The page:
By Lynne Margolis
(LSM Jan/Feb 2015/vol 8 – issue 1)
If the essence of rock ‘n’ roll could be defined with just two words, they would be these: the riff. That singular solo, sung or played, which stamps a song so indelibly, other versions sound like forgeries. So many of rock’s most iconic riffs came from hired guns who toiled in near anonymity; only a few became nearly as famous as their employers. Texas-born tenor sax player Bobby Keys was one.
Keys, 70, who passed away Dec. 2 in Franklin, Tenn., from liver disease, earned rock-star status for the fluid, bluesy horn solos he contributed to some of the Rolling Stones’ most beloved songs. But in a career spanning more than 50 years, he cemented his fame through his work with George Harrison, John Lennon, Eric Clapton, Harry Nilsson, Yoko Ono, Carly Simon, Delaney & Bonnie, B.B. King, Chuck Berry, Billy Preston, Joe Cocker, the Faces, Dr. John, Sheryl Crow and many others.
Keys’ solo on “Brown Sugar” is most often mentioned as his crowning achievement, but his riff on another Sticky Fingers track, “Can’t You Hear Me Knockin’,” was his true tour de force. I’ll never forget opening night of the Stones’ 2002 Licks tour, at Boston’s Fleet Center (now TD Garden), when Mick Jagger announced that the band, then 40 years into its career, had never before done the song live and was going to “have a bash with it.” Keys’ epic solo on the tune, a mesmerizing sonic flight that soared and dipped on feathery notes he played by feel — he couldn’t read music — remains one of my most memorable Stones-concert moments. His super-stardom is made more
extraordinary by the fact that he released only one album of his own, and never held long-term, full-fledged membership in any band until Bobby Keys & the Suffering Bastards formed in 2010. He recorded and toured with many, however, including Ron Wood’s New Barbarians and fellow Lubbock ex-pat Joe Ely’s mid-80s band. That’s Keys (misspelled name and all) sharing the cover of Ely’s belatedly released Live in Chicago 1987. The shot bears a resemblance to familiar images of Bruce Springsteen and Clarence Clemons; Ely and his band have often been called Texas’ version of Bruce and the E Streeters, except it was Keys who clearly inspired Clemons — and countless others — through his groundbreaking use of saxophone as a guitarlike instrument.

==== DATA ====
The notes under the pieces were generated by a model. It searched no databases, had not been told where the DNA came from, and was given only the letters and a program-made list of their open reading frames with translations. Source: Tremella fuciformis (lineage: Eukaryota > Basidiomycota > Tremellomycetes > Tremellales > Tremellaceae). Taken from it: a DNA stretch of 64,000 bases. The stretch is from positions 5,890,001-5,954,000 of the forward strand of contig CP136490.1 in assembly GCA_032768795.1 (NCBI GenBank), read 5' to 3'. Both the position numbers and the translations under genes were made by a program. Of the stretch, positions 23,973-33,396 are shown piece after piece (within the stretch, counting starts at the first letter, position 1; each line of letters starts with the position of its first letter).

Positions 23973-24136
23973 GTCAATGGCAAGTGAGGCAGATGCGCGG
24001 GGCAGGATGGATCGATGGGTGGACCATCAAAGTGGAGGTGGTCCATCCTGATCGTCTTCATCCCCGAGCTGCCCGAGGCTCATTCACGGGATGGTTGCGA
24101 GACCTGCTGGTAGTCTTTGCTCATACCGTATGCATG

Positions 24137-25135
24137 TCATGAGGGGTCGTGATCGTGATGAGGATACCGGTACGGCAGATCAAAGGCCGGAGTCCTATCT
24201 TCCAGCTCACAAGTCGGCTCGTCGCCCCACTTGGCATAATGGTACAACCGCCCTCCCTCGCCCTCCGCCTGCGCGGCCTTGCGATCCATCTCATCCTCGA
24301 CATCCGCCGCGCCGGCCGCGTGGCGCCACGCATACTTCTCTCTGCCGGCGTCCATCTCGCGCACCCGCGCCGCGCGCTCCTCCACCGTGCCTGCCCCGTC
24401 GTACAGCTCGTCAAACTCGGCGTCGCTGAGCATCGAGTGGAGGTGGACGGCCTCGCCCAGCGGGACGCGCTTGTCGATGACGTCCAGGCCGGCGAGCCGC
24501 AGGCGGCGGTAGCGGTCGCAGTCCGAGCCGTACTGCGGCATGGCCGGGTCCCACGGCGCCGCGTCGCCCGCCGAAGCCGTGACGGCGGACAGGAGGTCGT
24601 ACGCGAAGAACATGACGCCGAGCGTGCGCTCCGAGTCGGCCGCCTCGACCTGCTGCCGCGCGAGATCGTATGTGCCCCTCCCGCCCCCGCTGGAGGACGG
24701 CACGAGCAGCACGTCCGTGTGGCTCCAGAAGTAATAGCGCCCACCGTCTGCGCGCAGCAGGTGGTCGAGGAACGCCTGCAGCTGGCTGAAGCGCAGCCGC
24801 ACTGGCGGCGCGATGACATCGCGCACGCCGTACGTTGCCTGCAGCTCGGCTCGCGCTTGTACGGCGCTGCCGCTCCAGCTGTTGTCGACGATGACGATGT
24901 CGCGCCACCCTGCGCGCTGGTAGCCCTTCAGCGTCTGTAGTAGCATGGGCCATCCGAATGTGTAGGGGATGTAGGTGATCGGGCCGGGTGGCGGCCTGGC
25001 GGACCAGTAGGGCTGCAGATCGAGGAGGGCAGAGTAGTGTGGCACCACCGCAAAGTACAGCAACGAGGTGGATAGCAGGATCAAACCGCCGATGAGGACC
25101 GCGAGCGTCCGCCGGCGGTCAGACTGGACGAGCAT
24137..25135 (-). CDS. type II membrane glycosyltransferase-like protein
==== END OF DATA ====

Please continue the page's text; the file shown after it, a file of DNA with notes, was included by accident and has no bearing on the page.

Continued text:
Keys’ route to fame started in Slaton, just outside of Lubbock, where he chased the siren sound of neighbor Buddy Holly’s guitar. Picking up the sax to gain entrée into his high-school marching band, Keys was influenced by both Sonny Curtis and King Curtis, though he was largely self- taught. At 16, he left Lubbock to tour with Buddy Knox (“Party Doll”), then segued to Bobby Vee’s band, which landed him on Dick Clark’s Caravan of Stars tour in 1964. In San Antonio, they shared a bill with a young British band of fellow Buddy Holly fans (a connection that would draw many other Brits, including Lennon, into Keys’ orbit, along with fellow Texans). That first meeting with the Stones kicked off what became an unparalleled musical history.
Their story has been recounted often; Keys did so himself for LoneStarMusic contributor Eric Hisaw’s 2011 feature. But we gathered some lesser-known tales of Keys’ high-octane existence from three people who were particularly close to him: Ely, his Lubbock-born wife, Sharon, and former Austinite Jessie Scott, who maintains a Texas presence as music director and day voice of the Hill Country’s Sun Radio network.
“When you talk about Bobby, you have to talk about his rambunctious spirit,” recalls Ely, who met Keys in 1979 or ’80 via fellow Lubbock native Davis McLarty. “He was attracted to light and to loudness and to being in the spotlight and playing that horn like there was no tomorrow. His spirit affected everybody.
“The whole spirit of rock ’n’ roll is about the energy that surrounds it,” Ely says reverently. “Whenever he was playin’ onstage, your eyes moved toward him. He had that energy.” Like the eye of a storm, “Bobby was always in a swirl of noise and rhythm and music.”
And like a storm, he often cut a swath of mischief and destruction, famously embodying the rock ’n’ roll lifestyle in all its excess. Occasionally, he got himself into jams that required outside intervention. One night, Ely got a call. Keys told him, “‘I got a bit of a problem here, Joe.’”
Turns out he’d gotten locked up in a Tokyo jail while on tour with the Stones, and didn’t want the press to find out. “He had gone out to some really swanky bar and had ordered some concoction of a drink, and they brought him a bill for like $750, for one drink,” Ely explains. “He refused to pay it and they called the Tokyo police and he landed in jail. And I just thought, man, how could Bobby possibly, everywhere he goes, just find some kind of trouble to get into?”